In Australia: Fridays, 8.30pm, ABC1
In the UK: Will air on ITV
In the rest of the world: Not yet acquired
If you’re from the UK and of a certain age – your 30s or 40s – you’ll remember Craig McClachlan: he was Henry on Australian soap opera Neighbours, back when anyone who was anyone watched it.
So popular was he in the role, that he was enticed over to the UK to star in BBC1’s Bugs, a fun bit of escapism masterminded by The Avengers‘ Brian Clemens that was thoroughly enjoyable until a bunch of people who’d written some Doctor Who New Adventures novels decided they wanted to make it proper sci-fi and robbed it of any or all enjoyable qualities in its second series.
One thing that McClachlan didn’t really demonstrate in either of those two shows was the ability to act. In fact, he was largely only notable for his haircut and huge pectoral muscles, and that was about it.
So colour me surprised by The Doctor Blake Mysteries, a new Australian crime series set in small Victoria town in 1959 and which stars McClachlan as the eponymous Doctor Blake. Because not only is the show itself really rather decent, but McClachlan – as well as not taking off his top once – seems to have matured into “one of Australia’s favourite and most versatile actors” during the past 20 or so years.
Here’s a trailer.
The Doctor Blake Mysteries is an original 10-part murder mystery series starring one of Australia’s favourite and most versatile actors, Craig McLachlan, as the maverick country town doctor Lucien Blake. A risk-taker, he’s impulsive and not afraid to upset the status quo.
It’s 1959. Dr Blake has returned to a place he once called home, to take over his deceased father’s medical practice. Everything seems peaceful on the surface, but seething underneath are the age-old passions of a regional town clashing head-on with the tensions and fears of the decade to come.
Haunted by the horrors of war, his own personal loss and changed by his experiences as a POW, the wry, dry, yet very human Dr Blake undertakes his other role as police surgeon with precision and gusto – yet many find his unpredictable and unconventional manner unnerving. Ahead of his time, Blake looks to the science of forensics and his own understanding of the human heart to help solve the mysteries that inevitably come his way.
Beside Blake, helping and at times hindering, are his housekeeper Jean (Nadine Garner), her nephew Danny (Rick Donald), a young constable, District Nurse Mattie O’Brien (Cate Wolfe) and Chief Superintendent Matthew Lawson (Joel Tobeck).
Change is seeping through the cracks of post-World War II values, and endless fears abound – fear of communism, nuclear testing, rock ‘n’ roll music, immigration and social breakdown. Dr Blake’s community turns to him for guidance in medical matters and so much more. They tell him everything. Everyone trusts the doctor and he has a damn good nose for things left unsaid.
Is it any good?
It’s actually pretty good: well written, well acted, with decent characters and a proper mystery plot.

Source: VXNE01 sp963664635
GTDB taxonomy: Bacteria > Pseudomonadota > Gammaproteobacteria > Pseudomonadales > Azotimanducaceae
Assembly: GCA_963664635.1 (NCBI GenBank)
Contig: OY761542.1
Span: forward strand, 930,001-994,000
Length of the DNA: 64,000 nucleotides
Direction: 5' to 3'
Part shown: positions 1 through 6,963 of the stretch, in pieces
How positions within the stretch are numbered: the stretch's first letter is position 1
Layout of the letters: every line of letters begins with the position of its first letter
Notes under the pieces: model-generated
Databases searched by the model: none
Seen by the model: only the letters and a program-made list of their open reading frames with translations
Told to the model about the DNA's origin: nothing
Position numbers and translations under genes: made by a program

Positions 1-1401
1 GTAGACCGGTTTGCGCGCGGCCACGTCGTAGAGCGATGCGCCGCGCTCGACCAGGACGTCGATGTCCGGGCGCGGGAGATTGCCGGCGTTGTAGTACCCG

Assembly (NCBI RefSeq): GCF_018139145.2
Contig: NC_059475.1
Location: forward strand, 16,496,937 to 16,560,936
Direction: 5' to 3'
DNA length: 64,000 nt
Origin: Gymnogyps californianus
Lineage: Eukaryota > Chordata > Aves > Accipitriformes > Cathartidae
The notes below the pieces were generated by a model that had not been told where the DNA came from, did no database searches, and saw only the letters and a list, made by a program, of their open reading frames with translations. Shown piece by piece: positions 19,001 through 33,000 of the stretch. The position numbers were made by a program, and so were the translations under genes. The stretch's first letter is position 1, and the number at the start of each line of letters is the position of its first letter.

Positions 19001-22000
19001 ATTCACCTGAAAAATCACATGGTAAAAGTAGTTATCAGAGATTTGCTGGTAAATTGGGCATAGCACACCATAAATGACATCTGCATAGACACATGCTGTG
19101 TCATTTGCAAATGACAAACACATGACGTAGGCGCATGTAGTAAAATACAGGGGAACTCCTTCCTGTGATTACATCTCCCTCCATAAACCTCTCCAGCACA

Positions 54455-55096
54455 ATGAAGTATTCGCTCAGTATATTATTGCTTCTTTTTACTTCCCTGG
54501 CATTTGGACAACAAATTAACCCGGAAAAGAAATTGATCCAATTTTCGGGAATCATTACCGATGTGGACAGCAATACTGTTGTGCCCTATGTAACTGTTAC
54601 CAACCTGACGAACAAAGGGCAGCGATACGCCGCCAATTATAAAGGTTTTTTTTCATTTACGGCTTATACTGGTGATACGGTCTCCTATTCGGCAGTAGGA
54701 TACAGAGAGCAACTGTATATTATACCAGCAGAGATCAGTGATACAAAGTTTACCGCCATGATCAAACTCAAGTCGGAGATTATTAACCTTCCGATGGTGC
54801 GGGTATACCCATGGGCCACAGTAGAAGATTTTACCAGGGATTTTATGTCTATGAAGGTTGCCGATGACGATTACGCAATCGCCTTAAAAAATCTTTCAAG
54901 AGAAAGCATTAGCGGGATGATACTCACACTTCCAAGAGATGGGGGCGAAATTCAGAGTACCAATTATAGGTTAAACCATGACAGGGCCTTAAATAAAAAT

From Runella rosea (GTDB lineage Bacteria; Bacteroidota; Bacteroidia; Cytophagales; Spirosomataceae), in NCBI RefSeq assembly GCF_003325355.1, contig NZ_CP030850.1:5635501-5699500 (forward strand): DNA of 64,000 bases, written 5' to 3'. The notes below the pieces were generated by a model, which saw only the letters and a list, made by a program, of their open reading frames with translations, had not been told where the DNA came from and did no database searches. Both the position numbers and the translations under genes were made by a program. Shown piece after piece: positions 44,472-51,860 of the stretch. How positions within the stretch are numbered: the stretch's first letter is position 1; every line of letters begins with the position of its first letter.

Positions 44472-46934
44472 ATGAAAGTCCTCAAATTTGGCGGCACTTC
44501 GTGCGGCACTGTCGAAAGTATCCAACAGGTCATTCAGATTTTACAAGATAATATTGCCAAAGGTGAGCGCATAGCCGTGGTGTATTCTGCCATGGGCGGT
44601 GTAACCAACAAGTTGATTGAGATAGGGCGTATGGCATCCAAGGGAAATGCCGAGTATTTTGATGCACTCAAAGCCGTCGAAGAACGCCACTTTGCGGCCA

The show is a little redolent of Heartbeat and other nostalgic shows, with our hero (and his friends) improbably liberal and ahead of their time in terms of attitudes to women, for example, while various supporting characters are wheeled out to be reactionary and Wrong. The first episode’s plot concerns a girl from the local reform school – a ‘bad girl’ who gets pregnant, thus giving everyone evil in town a chance to call her a slut and be Wrong – being murdered and left dead in a lake. Blake, who while not a police officer, doubles up as pathologist and coroner, realises that all is not well and takes it upon himself to help the police to investigate the victim’s murder.
The show is all about Blake, as you might expect, and he’s painted as an interestingly damaged character: a man left somewhat broken by the Second World War and who’s come back to town to inherit almost everything worthwhile, from a place to live to a career, from his father. He has a drinking habit, he doesn’t mind swallowing mysterious pills to see if they’re amphetamines or not, and he’s perfectly willing to cross all kinds of other boundaries if he thinks he needs to. McClachlan does a great job with him and anyone who stills thinks of him as “that guy on Neighbours” should rethink immediately.
The supporting cast are less exceptional, largely dedicated to supporting McClachlan rather than having characters of their own, but there’s enough to make them interesting, even the head of the local men’s club, whom one would normally expect to be Wrong about everything. The show evokes the period well, is shot well and has a more somber tone than you might have expected, giving it surprising depths. The mystery doesn’t play out exactly the way you think it will and even the murderer is eventually shown to have more dimensions than you would have expected.
If you like crime dramas, period dramas or period crime dramas, give The Doctor Blake Mysteries a go.
PS A hat tip to @thierryattard by the way, for flagging up the existence of the show to me.